If the crop of any one year was all, a man would have to cut his

throat every time it hailed. 

But the real products of any year’s work are the farmer’s mind

and the cropland itself”.

from “Prayers and Saying of the Mad Farmer” by Wendell Berry

Early spring for a farmer is the season of dreams and visions, the time for picturing grand plans laid out in neat rows and regular schedules, the hopeful season. Seeds ordered in the dimness of winter have arrived, and they’re stirring now in the warm dark soil of the greenhouse. Lambs are here, new ones every day, and undelivered ewes swell with faith and expectation. The cover of snow is rolling back a little every day to reconfirm that the land remains, ready to receive us again. The ground itself is softening, and patterns frozen in the barnyard all winter now change with every passing, recalling the touch of the plow in the turning summer soil.

Sunflower seedlings, still wearing shells, coming up.

Experience tells us that these dreams, hatched in the dark of winter and sustained by the spring light of longer days, will mostly not come to pass. Circumstances will change, there will be too much rain, or too little. Blight will come. Sickness will come. But beyond those troubles, things will simply change, and unfold in ways that we cannot imagine from these hopeful heights of spring. In the spring, I’m reminded of baseball, and the notion that just about every team, regardless of any metric, dreams of making the World Series while they’re still safely at spring-training. In a similar way, this time of year, every farmer’s spring fantasies of the growing season to come can still sail gently above the challenging certainties we should know are coming.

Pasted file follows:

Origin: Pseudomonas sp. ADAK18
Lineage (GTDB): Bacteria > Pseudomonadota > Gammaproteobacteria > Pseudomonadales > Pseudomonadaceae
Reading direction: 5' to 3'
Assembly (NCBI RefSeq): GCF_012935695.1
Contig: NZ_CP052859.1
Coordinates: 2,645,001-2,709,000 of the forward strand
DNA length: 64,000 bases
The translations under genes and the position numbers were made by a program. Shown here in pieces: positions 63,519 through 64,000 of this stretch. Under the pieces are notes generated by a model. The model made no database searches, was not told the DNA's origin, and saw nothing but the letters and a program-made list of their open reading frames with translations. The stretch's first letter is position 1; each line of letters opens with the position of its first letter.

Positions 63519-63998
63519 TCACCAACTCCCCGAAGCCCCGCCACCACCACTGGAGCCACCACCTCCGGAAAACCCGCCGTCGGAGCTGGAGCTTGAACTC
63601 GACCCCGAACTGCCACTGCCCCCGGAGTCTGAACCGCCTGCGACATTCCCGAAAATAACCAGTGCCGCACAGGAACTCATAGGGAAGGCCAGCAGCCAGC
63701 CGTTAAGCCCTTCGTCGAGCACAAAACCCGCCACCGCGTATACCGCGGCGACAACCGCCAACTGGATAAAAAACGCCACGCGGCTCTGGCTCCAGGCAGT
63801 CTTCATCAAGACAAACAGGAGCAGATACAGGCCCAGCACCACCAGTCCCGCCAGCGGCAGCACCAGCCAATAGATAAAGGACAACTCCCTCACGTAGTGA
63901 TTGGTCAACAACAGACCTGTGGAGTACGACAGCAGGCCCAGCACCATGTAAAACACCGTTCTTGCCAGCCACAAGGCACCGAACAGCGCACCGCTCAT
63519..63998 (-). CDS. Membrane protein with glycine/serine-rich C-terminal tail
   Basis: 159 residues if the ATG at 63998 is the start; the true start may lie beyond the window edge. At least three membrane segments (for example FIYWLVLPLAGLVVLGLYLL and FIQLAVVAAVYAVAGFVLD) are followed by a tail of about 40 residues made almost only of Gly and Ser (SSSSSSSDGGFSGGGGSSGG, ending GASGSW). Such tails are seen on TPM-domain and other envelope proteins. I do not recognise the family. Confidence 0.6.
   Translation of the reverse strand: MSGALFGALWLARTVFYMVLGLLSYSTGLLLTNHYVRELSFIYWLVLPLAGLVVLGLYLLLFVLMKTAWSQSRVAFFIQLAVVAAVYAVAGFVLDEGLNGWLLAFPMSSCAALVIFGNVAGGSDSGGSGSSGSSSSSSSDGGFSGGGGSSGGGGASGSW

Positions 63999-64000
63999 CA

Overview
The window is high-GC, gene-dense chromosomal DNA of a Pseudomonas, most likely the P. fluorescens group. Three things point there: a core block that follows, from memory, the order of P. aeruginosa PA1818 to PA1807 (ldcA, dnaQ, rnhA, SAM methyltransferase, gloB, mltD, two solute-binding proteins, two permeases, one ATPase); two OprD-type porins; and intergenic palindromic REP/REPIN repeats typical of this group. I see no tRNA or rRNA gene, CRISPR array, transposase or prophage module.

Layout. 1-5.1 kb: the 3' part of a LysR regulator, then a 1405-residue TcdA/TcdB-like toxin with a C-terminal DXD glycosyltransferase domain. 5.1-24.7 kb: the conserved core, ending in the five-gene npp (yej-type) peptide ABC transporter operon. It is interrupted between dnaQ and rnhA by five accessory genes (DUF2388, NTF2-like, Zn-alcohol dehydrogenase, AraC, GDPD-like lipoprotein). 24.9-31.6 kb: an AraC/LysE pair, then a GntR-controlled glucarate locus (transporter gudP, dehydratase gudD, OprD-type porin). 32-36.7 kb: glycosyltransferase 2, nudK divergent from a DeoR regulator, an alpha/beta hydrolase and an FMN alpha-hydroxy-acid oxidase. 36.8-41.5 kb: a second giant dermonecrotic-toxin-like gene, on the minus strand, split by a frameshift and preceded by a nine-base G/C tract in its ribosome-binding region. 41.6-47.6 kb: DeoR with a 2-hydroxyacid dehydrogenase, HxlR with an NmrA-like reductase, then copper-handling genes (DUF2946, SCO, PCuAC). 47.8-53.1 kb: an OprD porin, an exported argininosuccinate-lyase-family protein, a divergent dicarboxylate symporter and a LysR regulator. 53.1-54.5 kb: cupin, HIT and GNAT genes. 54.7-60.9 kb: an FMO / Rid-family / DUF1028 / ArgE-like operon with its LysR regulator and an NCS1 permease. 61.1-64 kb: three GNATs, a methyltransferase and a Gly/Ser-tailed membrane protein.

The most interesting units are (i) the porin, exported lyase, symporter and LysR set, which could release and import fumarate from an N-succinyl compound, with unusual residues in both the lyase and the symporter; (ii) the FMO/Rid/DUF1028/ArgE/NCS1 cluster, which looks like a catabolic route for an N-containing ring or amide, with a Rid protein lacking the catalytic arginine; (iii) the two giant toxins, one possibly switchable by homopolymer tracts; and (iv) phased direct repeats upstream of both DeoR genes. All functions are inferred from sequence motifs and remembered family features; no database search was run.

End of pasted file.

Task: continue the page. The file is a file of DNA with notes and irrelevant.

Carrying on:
The strength of a farmer, and of a farm, is it’s ability to adapt to the whims of the season, to take hurdles in stride, and to find opportunities for growth. We prepare as well as we can in the winter, with careful plans and calendars, with oaths, vows, and dreams, and then we sail our ship out onto the sea and keep as close as we can to course we’ve laid out. But, like a sailor at sea, we’re facing forces in the natural world far beyond us.

Juxtaposed to this, of course, are the gifts that nature gives to a farmer, and the partnership between the farmer and the natural world that allows everything to grow. Farmers must find the balance between planning and acceptance, between holding firm to their own vision, and recognizing the limits of their influence. There is no amount of knowledge or preparation that will make it rain.

A bucket and tap, ready for a run.